Sunday, July 14, 2024

Drowning, dehydration and heart attacks. Are we taking ultra fitness too far?

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Completing an ultra marathon is a feat of endurance but do the risks outweigh the benefits? (Picture: Getty Images)

‘I found myself being attacked by an ostrich once. I also saw someone almost die in front of me in a river in Panama, because he was dehydrating. He was telling me; “tell my wife I love her”, it was horrible.’

These are the words of Allie Bailey, an endurance runner with more than 200 marathons and ultra-marathons under her belt. She once watched a friend on a 100-mile race stagger under a bush to put all her clothes on despite the fact that the temperature was 38 degrees. Confusion is a symptom of heat stroke

Despite these tales, Allie, 42, insists endurance racing isn’t dangerous. In fact, she argues, we take greater risks every day, just getting in the car to go to the shops. 

But there is no denying that ultramarathon runners and triathletes are exposed to a myriad of risks; bike collisions, falling off mountains, drowning in lakes – or the body just giving up amidst the extreme conditions

Runner Sabrina Pace-Humphreys found herself clinging onto the edge of a mountain as her fingers froze and her arms weakened, pleading for her life and regretting taking part in an alpine mountain race in France in 2019. 

‘It was one of the first mountain runs I had done. I had trained for it and I was really enjoying myself, I felt strong. But I was traversing a very narrow snow-covered path and one of my legs just slipped,’ she tells Metro. 

Sabrina finishing an event
In one event, Sabrina found herself clinging onto the edge of a mountain after a fall (Picture: Cimbaly)

‘As I held on, I screamed until I was hoarse and I begged for help. The snow was melting in my hands and I was losing my footing. I was hanging on by my fingernails.’ 

Beneath her was a 200-meter near-vertical drop, and Sabrina found herself thinking of her family and wishing she were at home. 

‘It was terrifying. Nothing like that had ever happened to me before. I was probably only there for five minutes but it felt like forever.’ 

Meanwhile, runners above passed the 46-year-old mother of four, as she contemplated death. 

‘Five male runners went past me as If I was invisible,’ the running coach and personal trainer recalls. ‘I knew I couldn’t hold on much longer and no-one was going to help me. I was saying goodbye to my children and my husband – and then the sixth runner reached out and pulled me up with all of his might and he saved my life.’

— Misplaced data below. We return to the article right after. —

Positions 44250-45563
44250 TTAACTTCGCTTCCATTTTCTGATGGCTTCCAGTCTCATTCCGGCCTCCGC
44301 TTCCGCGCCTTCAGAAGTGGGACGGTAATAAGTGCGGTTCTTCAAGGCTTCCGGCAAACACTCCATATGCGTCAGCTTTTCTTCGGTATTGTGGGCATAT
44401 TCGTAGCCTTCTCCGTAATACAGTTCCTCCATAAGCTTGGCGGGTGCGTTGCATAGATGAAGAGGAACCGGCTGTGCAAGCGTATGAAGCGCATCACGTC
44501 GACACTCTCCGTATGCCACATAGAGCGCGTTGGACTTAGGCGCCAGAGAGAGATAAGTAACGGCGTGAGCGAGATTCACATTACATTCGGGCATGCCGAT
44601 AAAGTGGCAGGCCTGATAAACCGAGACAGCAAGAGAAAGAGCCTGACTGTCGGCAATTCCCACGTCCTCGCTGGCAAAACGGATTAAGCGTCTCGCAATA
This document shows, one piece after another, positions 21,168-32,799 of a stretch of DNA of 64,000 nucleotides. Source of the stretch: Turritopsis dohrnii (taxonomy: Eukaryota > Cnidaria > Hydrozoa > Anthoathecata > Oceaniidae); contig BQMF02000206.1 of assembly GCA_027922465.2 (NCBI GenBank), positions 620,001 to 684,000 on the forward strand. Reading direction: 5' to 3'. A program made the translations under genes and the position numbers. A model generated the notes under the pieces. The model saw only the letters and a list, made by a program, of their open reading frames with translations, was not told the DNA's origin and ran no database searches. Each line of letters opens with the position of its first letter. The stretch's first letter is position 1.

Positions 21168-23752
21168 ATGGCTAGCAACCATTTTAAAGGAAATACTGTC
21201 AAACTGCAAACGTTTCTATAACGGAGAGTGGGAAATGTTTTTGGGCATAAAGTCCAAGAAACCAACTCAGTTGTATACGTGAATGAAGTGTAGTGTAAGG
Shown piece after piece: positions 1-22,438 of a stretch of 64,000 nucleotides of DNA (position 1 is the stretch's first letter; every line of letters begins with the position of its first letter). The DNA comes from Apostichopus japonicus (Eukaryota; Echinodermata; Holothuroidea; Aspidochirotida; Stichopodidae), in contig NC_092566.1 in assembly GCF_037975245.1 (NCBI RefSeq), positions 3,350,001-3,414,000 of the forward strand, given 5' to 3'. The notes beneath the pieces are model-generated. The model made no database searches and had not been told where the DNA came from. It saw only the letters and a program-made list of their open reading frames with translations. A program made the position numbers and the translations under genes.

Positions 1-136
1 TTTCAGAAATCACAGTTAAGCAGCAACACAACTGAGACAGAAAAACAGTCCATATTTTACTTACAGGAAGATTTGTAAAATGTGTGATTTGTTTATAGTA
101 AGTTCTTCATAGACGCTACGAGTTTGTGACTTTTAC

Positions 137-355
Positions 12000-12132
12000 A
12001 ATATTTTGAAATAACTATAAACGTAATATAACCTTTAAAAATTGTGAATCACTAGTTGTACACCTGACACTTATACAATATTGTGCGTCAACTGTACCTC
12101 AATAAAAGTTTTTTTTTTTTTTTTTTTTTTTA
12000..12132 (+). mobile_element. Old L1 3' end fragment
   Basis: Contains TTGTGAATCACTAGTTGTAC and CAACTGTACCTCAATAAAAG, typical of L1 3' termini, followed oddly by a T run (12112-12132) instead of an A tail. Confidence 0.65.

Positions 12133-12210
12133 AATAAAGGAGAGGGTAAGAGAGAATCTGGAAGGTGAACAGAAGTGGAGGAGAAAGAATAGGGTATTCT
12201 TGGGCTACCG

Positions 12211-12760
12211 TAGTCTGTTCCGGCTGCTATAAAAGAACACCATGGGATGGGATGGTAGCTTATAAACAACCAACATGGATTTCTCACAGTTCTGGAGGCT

Accidents are common in endurance events, and Sabrina knew she was lucky that her name wasn’t added to the growing list of people who lost their lives in the elements. 

Runners on a trail
Ultramarathon runners and triathletes are exposed to a myriad of risks (Picture: Getty Images)

A runner died at a Vietnamese ultramarathon in March this year, while two men died at an Ironman in Cork last year. In May 2021, 21 ultrarunners were killed at an event in Gansu, China, as high winds and freezing rain hit participants in the 60-mile ultramarathon.

The majority of Ironman deaths happen in the water. But alongside drowning, causes of death of competitors in extreme triathlons over the past twenty years make for grim reading.

Listed online are seizure, heart attack, acute dehydration and hypoglycaemia, multiple organ failure, bike accident or collision and ‘being found unresponsive in the water’ among other harrowing ends.

Athlete and consultant Brian Hanley has researched fatalities during extreme racing and alongside physiological problems and the ‘regular instances of cardiac death’ he lists accidents among the many risks. 

His research shows that since 1986, there have been 171 deaths during ironman competitions worldwide: 122 during the swim, 26 during the cycling section and eight deaths during the run and 12 deaths after – although this data was collected in 2021, so no doubt the actual figure will be higher. 

Swim start of triathlon in Kailua Bay, elevated view
There have been 171 deaths during ironman competitions worldwide since 1986 (Picture: Getty Images)

Brian, who splits his time between California and Idaho, says: ‘Getting kicked in the head in a mass swim start is common. Participants might also crash on cycling downhills when they get going fast. Or, on occasion, they can be hit by cars or trucks.

‘Rarely, an athlete in excellent condition pushes themselves beyond their capacit, however, a top finisher in the Kona Ironman [Hawaii] had to get emergency bowel surgery a week later because his body shut down blood flow to his intestines to keep going.’

A keen athlete and outdoor swimmer, Brian, 67, volunteers at races and has seen first hand the danger competitors put themselves in. He’s also experienced heat exhaustion during an event himself. 

A man riding his bike in the heat
Heart attack, acute dehydration and hypoglycaemia, multiple organ failure, seizure, bike accident or collision are some of the many risks of competing in an Ironman (Picture: Getty Images)

‘One day was above 40 degrees. I was cycling and ran out of water. It was very hot, with no wind. I felt my body change, and recognised what was happening,’ he remembers. ‘I was 12km to the nearest town. I slowed down, but didn’t stop. I knew that stopping out there was a quite possible ticket to dying. You feel it. The body knows and I had studied how people died of heat stroke.